I met him, and went on to travel with him one day a week for three years to get his story, and those of the First Nations people who comprised his parishioners.  The result is Youngblood of the Peace, a book now in its second edition. And further, I went on to write a stage play based on the book, which was produced at the Fringe Festival inEdmonton. 

Father Jungbluth and I remained close friends until his passing. And that’s the story of my – and Pierre’s – big challenge, successfully met.

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Rendezvous on the Peace, Part III

Again, with the last section of “Rendezvous,” notice Shirlee’s fine use of imagery to create pictures in our minds. Also, Shirlee’s photo—one taken while boating on the Peace River near Hudson’s Hope— offers another glimpse of the river’s beauty. With the water framed by rock and trees, we are drawn into the photo to some distant point on the river, in much the same way Shirlee’s words allow us to see the river as we follow her journey.

Peace River near Hudson's Hope Photo by Shirlee Smith Matheson

Rendezvous on the Peace, Part III

by Shirlee Smith Matheson

It is midnight now, and I am quite weary.  I think back to an earlier time when people enjoyed – and in some cases endured – the bliss of this solitude.  I have read of their efforts to brighten their homesteads with banks of flowers – delphiniums, bluebells, bachelor buttons, forget-me-nots, goldenrod and fireweed – that paraded their colours and scents to such a small audience.  I see Lucille Adems peering from behind the French doors of her wilderness cabin to watch the moose and caribou browse in the willows – or in her carefully tended garden.  I hear the cabin-bound trappers and prospectors wonder aloud if the outside world has quit its mad pace so they might venture back to rejoin society.

Perhaps I did fall asleep because we are now at Finlay Forks.  It is half-past twelve midnight.  I grab my bag and follow Ken off the boat onto a dock and along a narrow gangplank, barely visible in the dark and bouncing with each step.  The black waters of the Williston Lake reservoir slap against the boards, leap up the soft sandbank, chase me to the safety of shore.  Not a light turns on to greet us, for the generator has been turned off for the night. We walk silently, single file, over a boardwalk fronting the cabins. Ken opens the door to one, drops my bags and lights a candle for me. Good night.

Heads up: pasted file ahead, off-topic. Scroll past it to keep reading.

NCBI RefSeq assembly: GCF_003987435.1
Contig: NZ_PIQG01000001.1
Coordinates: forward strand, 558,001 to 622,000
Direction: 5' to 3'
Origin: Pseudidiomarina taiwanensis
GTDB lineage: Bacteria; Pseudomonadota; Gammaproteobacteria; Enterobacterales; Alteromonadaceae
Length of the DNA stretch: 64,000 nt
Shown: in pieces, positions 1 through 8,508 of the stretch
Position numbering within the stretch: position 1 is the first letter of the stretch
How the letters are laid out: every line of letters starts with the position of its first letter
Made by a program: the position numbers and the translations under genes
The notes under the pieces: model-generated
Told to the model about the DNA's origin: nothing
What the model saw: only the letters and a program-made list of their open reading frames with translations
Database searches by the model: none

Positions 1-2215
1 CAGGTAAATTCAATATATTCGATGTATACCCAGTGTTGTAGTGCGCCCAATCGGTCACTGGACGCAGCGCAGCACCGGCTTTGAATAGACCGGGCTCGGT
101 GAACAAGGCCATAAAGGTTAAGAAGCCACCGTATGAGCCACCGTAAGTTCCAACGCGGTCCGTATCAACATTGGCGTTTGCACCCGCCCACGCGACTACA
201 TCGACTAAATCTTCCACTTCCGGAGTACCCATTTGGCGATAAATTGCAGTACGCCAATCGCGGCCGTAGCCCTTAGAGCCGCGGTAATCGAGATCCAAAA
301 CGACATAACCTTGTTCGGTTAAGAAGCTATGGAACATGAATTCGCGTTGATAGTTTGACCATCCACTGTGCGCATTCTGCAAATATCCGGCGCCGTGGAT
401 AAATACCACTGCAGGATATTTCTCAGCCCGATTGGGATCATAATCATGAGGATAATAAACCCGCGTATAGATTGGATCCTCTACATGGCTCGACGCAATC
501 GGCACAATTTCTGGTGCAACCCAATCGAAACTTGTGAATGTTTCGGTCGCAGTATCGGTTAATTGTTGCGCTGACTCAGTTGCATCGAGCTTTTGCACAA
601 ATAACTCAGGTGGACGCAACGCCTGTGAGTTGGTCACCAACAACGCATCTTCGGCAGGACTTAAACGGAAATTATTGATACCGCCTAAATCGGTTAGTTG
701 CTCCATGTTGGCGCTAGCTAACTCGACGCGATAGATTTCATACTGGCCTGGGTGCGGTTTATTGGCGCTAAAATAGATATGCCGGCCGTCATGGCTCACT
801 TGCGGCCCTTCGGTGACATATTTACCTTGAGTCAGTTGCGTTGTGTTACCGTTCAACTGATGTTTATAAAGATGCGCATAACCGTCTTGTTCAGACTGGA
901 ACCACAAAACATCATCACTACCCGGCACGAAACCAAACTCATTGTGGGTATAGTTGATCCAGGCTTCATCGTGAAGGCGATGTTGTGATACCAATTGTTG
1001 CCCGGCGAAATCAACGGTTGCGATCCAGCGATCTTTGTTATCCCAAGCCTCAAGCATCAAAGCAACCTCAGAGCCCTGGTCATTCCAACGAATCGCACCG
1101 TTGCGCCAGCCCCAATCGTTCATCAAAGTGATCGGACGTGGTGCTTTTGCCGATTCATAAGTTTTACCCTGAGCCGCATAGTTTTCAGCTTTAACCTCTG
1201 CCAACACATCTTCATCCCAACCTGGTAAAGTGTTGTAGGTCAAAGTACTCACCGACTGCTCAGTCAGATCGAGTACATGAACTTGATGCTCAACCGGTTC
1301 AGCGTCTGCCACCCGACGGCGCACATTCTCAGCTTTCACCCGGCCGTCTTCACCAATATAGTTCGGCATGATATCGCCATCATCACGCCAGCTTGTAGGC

I roll out my sleeping bag, trying not to think of mice or men, howling mountains or ghosts of the Peace’s past.  Tomorrow I will meet the voyageurs and, for their entertainment, I’ll resurrect, through my stories, the people, places and proud history of this once mighty river called the Peace.

The foamy whitecaps on your breakers leap!

The rolling, boiling eddies lurk below.

How long you’ve been, how long to be, I ask you?

The river answers, “Only God can know.”

Poem by Earl Kitchener Polon, co-author of This Was Our Valley

Note from Shirlee, 2011

Shirlee boating on Peace River Photo by Bill Matheson

This Was Our Valley tells the story of the river and the two hydro-electric dams that were built across its narrows, resulting in the 600-foot deep reservoir today called Williston Lake that flooded 640-square miles of fertile lowlands.  And with a plan to build a third dam called Site C, on the once-mighty Peace River, the cries from the Cave of the Winds are meaningful echoes of a time long past.